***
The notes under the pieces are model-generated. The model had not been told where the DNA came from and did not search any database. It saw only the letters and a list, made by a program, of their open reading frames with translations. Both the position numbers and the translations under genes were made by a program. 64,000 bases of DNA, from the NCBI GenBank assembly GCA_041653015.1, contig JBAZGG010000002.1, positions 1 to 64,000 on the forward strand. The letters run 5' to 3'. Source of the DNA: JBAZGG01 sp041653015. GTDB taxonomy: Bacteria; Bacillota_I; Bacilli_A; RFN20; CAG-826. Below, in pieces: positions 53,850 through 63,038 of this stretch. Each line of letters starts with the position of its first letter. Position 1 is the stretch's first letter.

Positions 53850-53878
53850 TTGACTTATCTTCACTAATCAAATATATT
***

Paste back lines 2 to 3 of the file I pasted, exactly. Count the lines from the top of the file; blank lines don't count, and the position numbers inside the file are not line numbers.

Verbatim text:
Positions 53850-53878
53850 TTGACTTATCTTCACTAATCAAATATATT